Activists calls for multi-pronged effort to fight trafficking
Panaji, Apr 25 (UNI) With India emerging as a prominent transit point for trafficking of women and children, there is an urgent need to adopt a multi-pronged strategy to combat the crime, which has assumed ''astounding proportions.'' Voicing this concern, activists, students, government officials, policemen and mediapersons who gathered here for UNIFEM - funded workshop also called for setting up of a forum to coordinate various activities that seek to battle trafficking.
There is an urgent need for co-ordination between the investigating authority, NGO's, counselors, psychologists, medico-legal experts, prosecutors and media to ensure that cases end in conviction against the perpetrators of the crime, they felt.
''Exploitation and abuse suffered by trafficked women constitute a severe violation of human rights and puts a question mark on the accountability of states as primary duty bearers, governments and global community. Despite increases in responses to trafficking over the past several years, this problem has not been tackled, due to lack of resources, weak protection mechanisms, limited understanding about vulnerable children and women at risk, ''Women's Human Rights and Human Security unit of UNIFEM chief Archana Tamang said.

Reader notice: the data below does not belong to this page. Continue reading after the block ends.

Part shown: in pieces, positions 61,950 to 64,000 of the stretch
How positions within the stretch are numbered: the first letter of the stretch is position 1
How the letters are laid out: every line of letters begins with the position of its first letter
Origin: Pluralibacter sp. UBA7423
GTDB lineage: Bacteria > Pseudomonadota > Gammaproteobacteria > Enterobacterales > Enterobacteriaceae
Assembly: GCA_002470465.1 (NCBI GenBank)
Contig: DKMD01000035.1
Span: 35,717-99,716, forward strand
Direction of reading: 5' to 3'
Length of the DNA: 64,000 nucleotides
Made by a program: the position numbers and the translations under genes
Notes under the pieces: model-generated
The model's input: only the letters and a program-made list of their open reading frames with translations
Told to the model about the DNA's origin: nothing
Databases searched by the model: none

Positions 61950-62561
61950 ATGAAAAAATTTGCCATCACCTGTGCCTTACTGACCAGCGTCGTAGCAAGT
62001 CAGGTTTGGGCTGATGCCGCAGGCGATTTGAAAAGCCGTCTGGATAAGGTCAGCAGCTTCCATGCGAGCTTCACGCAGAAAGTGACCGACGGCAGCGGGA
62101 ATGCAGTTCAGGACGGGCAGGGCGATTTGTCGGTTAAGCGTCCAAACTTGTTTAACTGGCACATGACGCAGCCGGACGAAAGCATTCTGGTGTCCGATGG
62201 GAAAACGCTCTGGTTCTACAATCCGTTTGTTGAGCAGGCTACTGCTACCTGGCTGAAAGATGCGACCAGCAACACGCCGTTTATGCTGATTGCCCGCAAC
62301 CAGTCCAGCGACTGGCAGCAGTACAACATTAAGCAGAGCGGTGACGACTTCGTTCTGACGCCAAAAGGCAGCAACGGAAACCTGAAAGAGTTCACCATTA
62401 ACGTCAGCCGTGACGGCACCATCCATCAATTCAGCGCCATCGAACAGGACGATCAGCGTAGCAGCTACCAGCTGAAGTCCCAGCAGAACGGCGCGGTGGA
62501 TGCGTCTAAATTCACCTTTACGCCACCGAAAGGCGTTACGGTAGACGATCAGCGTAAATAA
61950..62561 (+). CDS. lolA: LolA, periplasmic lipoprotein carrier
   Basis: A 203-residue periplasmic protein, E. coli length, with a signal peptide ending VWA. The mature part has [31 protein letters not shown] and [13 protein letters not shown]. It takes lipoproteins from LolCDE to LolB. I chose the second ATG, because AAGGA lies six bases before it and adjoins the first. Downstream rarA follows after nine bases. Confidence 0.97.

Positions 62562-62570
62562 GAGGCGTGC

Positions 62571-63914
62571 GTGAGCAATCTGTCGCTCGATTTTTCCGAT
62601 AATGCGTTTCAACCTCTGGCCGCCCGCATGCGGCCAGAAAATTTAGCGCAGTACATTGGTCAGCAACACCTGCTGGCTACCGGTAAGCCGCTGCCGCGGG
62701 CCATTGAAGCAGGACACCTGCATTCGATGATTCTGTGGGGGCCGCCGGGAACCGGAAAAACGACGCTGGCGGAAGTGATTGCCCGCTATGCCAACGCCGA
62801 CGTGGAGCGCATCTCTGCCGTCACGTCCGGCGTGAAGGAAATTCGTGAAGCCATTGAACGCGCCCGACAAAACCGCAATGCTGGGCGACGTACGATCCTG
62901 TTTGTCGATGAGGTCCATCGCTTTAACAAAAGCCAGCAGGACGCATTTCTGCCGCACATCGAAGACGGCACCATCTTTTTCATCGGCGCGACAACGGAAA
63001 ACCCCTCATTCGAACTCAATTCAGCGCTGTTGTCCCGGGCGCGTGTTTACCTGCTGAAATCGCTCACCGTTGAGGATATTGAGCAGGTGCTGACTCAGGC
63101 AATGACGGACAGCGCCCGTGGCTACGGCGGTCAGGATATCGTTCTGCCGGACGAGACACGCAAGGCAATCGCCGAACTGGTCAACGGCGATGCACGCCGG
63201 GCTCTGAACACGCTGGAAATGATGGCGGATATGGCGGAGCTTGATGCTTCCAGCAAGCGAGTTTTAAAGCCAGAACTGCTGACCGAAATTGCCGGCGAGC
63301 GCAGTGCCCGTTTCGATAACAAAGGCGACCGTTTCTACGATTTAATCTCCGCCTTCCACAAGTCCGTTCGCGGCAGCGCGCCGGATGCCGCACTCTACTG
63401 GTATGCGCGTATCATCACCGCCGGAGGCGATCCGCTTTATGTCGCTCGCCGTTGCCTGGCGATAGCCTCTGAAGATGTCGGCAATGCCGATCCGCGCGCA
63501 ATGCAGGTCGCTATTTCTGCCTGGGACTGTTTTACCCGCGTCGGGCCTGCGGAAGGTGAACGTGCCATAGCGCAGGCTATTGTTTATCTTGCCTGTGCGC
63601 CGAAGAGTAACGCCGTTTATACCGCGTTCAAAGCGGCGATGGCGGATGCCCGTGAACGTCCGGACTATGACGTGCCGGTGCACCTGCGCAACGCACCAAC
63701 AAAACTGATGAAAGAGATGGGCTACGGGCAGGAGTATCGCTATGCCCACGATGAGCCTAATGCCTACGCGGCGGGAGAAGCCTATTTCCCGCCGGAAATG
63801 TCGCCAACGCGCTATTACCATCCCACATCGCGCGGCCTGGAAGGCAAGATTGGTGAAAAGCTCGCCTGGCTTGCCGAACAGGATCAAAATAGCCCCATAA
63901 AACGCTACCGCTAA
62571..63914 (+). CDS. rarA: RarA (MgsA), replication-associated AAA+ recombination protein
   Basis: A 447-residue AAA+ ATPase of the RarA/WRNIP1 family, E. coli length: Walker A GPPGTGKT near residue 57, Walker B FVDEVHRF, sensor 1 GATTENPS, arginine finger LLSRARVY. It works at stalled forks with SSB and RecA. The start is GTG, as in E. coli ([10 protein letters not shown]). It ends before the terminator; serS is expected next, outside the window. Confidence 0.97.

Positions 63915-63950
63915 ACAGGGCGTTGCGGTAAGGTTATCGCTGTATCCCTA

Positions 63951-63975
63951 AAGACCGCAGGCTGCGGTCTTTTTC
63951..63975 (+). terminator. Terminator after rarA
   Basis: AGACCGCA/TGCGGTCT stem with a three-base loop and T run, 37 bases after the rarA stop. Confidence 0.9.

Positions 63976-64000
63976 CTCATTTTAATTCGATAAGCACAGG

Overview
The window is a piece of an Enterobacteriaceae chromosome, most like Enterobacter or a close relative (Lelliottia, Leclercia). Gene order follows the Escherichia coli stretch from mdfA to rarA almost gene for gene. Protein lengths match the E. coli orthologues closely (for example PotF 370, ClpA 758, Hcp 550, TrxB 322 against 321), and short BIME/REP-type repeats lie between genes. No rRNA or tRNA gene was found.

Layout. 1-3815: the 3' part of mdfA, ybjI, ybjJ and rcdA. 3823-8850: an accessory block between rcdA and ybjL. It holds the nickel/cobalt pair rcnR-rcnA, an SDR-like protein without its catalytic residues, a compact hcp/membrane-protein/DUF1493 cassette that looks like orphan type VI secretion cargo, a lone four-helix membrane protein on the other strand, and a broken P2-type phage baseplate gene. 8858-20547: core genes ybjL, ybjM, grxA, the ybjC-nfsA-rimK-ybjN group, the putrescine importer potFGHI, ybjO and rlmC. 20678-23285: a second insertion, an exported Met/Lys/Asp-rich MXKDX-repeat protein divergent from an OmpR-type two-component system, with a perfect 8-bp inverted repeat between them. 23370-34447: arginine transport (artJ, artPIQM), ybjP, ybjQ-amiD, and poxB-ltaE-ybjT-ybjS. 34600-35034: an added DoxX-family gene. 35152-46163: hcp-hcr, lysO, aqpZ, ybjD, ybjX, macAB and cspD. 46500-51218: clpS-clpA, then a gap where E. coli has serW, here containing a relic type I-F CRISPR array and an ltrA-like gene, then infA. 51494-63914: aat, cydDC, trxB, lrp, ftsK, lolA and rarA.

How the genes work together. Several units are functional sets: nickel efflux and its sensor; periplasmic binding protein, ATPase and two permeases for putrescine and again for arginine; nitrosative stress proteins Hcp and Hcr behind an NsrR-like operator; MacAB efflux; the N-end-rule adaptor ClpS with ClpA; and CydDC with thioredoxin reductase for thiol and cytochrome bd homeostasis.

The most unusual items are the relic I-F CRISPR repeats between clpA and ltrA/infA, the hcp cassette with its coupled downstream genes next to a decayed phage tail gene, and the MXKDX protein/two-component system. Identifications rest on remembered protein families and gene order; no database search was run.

Outlining various forms of trafficking, Dr Sunita Krishnan, of a Hyderabad-based NGO, stressed that trafficking did not mean that women and children were only sold abroad or were exploited by foreign ourists. ''It happens intra-country too. Pilgrim centres can be quite notorious in this regard.'' She said there are several rituals like yogini, matamma, tayama and others that dedicate young girls to commercial sexual exploitation.
Over two million women and children are trafficked every year in India, she said.
''Almost one-fourth of them are children. More and more male children are being trafficked and castrated. Plus, there has been a progressive decline on the age of the victims, even four-year-olds are available in the circuit,'' she said.
Rishikant of Shakti Vahini, an NGO, said trafficking primarily results from uneven development leading to large-scale migration and a widening gap between the rich and poor. ''Hunger deaths, suicide by farmers, large number of people living below the poverty line are the realities of life,'' he said.
He added that women from Nepal, Bangladesh, and the eastern state of Assam, Bihar, Jharkhand are brought into the comparatively richer states of Punjab and Haryana and forced into marriage. ''On one hand we have to make the institutional machinery stronger and on the other hand urge the government to tackle uneven development and economic disparities,'' he said.
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